Wacky and Weird Food and Drink Laws Around the World

Don’t even think about being in possession of a cow while drunk in Scotland

Weird Food Laws
Flickr/Producer Luke Wong
Did you know that in Alaska, giving beer to a moose is illegal?

In 1657, the king of England, Oliver Cromwell, decided the he was going to ban all Christmas celebrations. Some say it was to tackle the increasing vice of gluttony, others say it was because Cromwell believed the tradition had roots in paganism.

Wacky and Weird Food and Dink Laws Around the World (Slideshow)

And so, Christmas and all of its much-loved festivities were banned. What did this mean for the people of Cromwell’s England? Well, for one thing, it meant that eating mince pies on Christmas day became illegal, as Cromwell saw eating mince pies as a way to try and celebrate the banned holiday.

Okay, so maybe the ban of mince pies is more of a myth than a current and strongly enforced law that will land you in handcuffs or behind bars. However, that doesn’t mean that there aren’t some bizarre and wacky food and drink laws out there; no traveler wants to end up on 60 Minutes or Locked Up Abroad for breaking the law while traveling overseas.

We all know that laws help maintain order, keep society safe, and give people a structure by which to live their lives; sometimes they reflect a moral code, guiding citizens in the uncertain territory between right and wrong.

Some laws, though, are just plain bizarre — rules without rhyme or reason, whose origins have long since been forgotten, where as other have a more definitive (and possibly sensible) context behind them. Did you know, for instance, that in Singapore you need a doctor’s note in order to buy and chew gum? In a way, many a New Yorker might appreciate such a law. Think of how clean the city streets, the subway ramps, and the underside of diner tables would be all if gum was deemed illegal. It sounds beautiful, but popping in a stick of Orbit Cool Mint gum, which tastes exactly like Cookies’n’Cream ice cream, puts a fresh jolt into every day life.

There are others laws around the world that make Singapore’s gum law sound almost normal, like the fact that Belgians are perfectly within their legal rights to throw Brussels sprouts at tourists (yikes!), or that it is illegal to sell watermelons in some parts of Brazil.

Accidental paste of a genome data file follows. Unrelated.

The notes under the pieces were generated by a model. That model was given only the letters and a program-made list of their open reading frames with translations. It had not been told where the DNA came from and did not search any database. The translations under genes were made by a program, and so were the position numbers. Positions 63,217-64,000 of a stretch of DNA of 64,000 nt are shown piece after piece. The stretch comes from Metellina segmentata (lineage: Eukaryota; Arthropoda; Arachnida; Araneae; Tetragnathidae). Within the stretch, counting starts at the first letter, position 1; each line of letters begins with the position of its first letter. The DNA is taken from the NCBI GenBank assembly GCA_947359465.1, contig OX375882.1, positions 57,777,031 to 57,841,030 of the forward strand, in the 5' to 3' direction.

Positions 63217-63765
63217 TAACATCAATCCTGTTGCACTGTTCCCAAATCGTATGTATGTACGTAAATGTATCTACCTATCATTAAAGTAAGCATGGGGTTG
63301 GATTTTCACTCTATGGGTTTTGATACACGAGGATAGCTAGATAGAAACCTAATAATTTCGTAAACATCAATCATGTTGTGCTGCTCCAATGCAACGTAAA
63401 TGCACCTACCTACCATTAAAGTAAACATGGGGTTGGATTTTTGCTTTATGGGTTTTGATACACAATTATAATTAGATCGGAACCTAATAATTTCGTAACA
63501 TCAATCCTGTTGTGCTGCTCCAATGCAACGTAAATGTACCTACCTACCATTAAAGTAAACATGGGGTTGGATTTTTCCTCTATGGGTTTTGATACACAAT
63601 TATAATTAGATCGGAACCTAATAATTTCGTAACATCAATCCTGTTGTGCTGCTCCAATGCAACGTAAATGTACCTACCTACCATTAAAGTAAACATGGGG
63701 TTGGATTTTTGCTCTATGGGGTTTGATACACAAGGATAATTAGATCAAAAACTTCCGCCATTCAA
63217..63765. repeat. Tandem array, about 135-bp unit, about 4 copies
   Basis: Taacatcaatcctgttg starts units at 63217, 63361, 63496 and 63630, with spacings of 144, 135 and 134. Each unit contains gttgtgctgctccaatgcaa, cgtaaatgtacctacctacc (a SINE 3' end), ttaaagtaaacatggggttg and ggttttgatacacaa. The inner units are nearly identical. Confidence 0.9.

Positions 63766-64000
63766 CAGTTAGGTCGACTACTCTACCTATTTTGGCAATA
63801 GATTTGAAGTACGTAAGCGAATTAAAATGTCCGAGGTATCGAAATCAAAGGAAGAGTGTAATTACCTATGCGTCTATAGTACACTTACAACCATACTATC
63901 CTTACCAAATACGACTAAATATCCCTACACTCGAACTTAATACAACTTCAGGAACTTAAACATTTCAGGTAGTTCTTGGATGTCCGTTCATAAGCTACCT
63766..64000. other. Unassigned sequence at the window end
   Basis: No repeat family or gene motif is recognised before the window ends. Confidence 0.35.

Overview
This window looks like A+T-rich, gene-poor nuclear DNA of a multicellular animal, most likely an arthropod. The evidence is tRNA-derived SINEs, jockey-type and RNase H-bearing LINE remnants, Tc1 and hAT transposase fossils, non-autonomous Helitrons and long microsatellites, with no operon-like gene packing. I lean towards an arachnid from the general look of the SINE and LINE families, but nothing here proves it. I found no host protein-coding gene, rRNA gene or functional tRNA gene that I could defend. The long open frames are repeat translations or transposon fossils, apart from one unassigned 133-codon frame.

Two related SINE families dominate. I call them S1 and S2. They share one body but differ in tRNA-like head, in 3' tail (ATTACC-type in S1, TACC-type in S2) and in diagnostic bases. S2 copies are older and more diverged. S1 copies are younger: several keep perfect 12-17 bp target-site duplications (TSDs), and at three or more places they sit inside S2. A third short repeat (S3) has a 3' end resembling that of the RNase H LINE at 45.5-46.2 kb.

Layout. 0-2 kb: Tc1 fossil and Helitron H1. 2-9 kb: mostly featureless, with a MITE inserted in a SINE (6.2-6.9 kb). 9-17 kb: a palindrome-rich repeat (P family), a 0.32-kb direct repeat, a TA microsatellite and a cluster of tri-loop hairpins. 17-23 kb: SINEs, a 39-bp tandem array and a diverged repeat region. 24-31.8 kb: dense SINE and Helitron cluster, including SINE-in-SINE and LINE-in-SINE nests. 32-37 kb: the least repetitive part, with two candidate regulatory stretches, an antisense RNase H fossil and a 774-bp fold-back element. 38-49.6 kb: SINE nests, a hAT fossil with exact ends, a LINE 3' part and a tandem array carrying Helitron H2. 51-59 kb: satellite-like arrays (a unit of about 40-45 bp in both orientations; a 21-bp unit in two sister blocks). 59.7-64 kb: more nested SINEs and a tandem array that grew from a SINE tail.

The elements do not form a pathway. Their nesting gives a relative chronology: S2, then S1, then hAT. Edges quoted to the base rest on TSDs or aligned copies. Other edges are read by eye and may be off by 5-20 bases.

Here is a look at 12 of the craziest, wackiest food laws around the world — it might just keep you out of handcuffs on your next trip abroad.

Read more about weird and wacky food and drink laws around the world. 

Alexandra E. Petri is the travel editor at The Daily Meal. You can follow her on Twitter @writewayaround

No Ketchup for You

In October 2011, France banned the use of ketchup in its schools. It seems that authorities in France saw ketchup as a threat to all things French and a form of American cultural hegemony at its finest (or tastiest?). “We have to ensure that children become familiar with French recipes so that they can hand them down to the following generation,” said Christophe Hebert, chairman of the National Association of Directors of Collective Restaurants and the person behind the ban.

Do as the Locals Do

This one isn’t so much of a “wacky” law, but it is one that foreigners may be unprepared to abide by. In 2011, Dubai’s Foreign Office decreed that tourists holidaying in the UAE during Ramadan should be considerate of local laws and customs, which means no eating or drinking during the day. Tourists, therefore, face the risk of being thrown in jail for eating, drinking or smoking in public. 


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14 Comments

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The watermelon was forbiden in 1894 in Rio Claro - Brazil because they thought it could spread a specific desease, but they were so wrong that they just forgot it. In 1991 this law was discovered an finished. Now you can eat it without breaking a law.